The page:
I learned the hard way that living under a cloud of emotional abuse affects one’s health and well being. I made many attempts to alert him to how his words and actions made me feel. Sadly, he rejected them all. He became deeply entrenched in denial over his own abusive behaviour. He was convinced that I was to blame for his inability to relate to the children and me in a loving, accepting and non-abusive way. Eventually, I saw that I would never be able to end the cycle of abuse and the anguish it brought me and my children, and I began to implement my options for breaking free.

I want to warn all women who face emotional abuse, please don’t go through it silently. Share your feelings with trusted people and well wishers who can help. When you notice any signs, react and act wisely. To face any kind of abuse you should not be economically dependent and should have strength and courage to discuss this issue. Confrontation is a must to solve this problem. Don’t hesitate and hide your emotions under the traditional household mask. In more severe situations approach helpline hotlines and women’s organisations.

The writer’s name has been withheld to protect her identity.

Some tactics

Isolate a woman from her friends, family, cultural or faith community, care providers

Prevent her from being independent

Act jealous or possessive, accuse a woman of having affairs, coerce her into sexual activity to prove her love

Criticise a woman constantly

Threaten, intimidate, harass, or punish a woman

Use the children to control

Make all decisions in the family, withhold information and refuse to consult her or about important matters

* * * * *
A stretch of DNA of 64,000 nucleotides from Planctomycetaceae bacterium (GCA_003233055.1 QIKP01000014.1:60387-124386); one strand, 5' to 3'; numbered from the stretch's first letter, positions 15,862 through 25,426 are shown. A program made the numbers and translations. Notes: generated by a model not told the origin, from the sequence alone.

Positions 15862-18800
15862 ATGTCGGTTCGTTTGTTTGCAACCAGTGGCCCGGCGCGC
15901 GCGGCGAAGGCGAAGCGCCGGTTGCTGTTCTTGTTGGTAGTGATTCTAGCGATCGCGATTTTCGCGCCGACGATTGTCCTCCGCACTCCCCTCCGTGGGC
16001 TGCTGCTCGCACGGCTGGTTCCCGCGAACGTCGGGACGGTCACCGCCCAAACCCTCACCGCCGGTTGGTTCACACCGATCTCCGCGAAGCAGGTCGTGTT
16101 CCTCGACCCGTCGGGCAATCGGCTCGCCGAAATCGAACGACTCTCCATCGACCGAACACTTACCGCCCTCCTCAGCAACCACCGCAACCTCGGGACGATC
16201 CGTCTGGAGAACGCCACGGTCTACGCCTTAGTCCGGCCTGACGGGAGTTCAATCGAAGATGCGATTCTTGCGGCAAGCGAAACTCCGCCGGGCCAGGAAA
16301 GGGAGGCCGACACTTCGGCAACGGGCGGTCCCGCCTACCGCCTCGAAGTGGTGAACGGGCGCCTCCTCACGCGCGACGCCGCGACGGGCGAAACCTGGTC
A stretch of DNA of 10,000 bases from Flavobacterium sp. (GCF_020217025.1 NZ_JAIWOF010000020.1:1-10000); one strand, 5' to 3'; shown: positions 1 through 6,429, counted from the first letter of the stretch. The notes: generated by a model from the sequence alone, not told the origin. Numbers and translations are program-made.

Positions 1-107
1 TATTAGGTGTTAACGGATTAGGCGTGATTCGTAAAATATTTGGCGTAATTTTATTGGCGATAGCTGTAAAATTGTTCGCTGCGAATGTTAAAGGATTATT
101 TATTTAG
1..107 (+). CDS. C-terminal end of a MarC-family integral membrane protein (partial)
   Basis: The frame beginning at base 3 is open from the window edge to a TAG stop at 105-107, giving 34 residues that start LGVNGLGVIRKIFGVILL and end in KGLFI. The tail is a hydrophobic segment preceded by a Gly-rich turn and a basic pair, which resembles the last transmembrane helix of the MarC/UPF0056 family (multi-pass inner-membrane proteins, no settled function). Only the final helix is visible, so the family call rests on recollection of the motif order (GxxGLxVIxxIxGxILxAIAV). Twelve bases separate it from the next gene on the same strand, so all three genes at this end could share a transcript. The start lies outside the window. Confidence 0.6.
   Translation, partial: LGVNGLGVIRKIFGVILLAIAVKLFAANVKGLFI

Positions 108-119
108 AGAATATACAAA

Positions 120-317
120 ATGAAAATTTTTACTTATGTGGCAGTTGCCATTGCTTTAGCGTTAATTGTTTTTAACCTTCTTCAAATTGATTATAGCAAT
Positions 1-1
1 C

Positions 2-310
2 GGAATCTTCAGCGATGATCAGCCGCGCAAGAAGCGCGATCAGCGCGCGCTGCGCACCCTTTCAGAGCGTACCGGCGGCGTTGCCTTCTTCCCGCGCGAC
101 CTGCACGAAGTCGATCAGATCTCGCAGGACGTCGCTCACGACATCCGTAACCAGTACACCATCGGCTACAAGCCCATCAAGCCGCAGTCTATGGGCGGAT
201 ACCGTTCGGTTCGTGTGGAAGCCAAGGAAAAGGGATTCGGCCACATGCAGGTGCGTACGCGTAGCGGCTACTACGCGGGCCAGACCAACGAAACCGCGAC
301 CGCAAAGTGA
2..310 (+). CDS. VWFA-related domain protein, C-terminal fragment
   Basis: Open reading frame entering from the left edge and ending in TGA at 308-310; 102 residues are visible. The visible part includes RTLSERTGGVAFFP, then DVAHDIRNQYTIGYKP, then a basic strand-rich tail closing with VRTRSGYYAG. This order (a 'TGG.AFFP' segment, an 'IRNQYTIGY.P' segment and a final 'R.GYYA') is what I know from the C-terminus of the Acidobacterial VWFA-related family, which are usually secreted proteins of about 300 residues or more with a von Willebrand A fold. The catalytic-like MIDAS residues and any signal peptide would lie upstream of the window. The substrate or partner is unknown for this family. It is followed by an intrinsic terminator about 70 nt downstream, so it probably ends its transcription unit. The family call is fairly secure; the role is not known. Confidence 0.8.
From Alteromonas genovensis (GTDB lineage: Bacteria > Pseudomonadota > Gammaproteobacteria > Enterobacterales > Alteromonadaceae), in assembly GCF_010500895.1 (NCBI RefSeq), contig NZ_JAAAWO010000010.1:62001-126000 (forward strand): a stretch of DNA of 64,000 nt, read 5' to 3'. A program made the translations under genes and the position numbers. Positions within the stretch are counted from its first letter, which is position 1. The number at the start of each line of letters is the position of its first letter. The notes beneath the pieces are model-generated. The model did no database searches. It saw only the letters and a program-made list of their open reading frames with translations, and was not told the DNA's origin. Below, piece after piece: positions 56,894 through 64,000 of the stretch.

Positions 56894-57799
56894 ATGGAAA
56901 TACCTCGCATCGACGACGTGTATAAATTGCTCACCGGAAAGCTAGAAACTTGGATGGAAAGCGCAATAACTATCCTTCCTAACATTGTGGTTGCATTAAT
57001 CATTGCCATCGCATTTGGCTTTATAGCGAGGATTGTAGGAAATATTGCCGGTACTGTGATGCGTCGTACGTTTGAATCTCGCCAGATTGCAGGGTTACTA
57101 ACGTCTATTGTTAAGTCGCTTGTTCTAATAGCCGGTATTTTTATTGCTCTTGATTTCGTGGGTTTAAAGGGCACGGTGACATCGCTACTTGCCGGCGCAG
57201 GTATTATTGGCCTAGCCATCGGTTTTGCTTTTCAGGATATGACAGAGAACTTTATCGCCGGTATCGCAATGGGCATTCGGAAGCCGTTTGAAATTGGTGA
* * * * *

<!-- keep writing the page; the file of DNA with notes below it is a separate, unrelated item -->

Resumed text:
Control the money, not allow a woman access to financial resources or conversely not contribute to household expenses.

 Sunday Magazine ~~ March 30, 2008

The violence of silence


When a woman is unable to identify emotional abuse, how and to whom can she describe it?

Darkness within: Only when a woman values herself will things improve (Shaju John )

I am a 62-year-old housewife. My name is Trisha. It hardly matters what my name is. What does matter is that I was a singer with a bachelor’s degree in music and a music teacher in a reputed college. After my marriage with two kids in four years, I had to leave my job as my husband wanted me to take care of our kids. From a stage singer, I reduced myself to a bathroom singer.

My husband always used to shout at me for no specific rhyme or reason. Once when I was sobbing, my son said, “Why are you crying? At least Papa doesn’t beat you up!” Later, he told me that his best friend’s father would beat up his wife, so it was okay if Papa just shouts and does not raise his hand.

I developed high B.P., thyroid problems and peptic ulcer. I knew something in me was dying. At the age of 45, I felt like singing and started my riyaz. One evening, in a fit of anger, my husband broke my tanpura.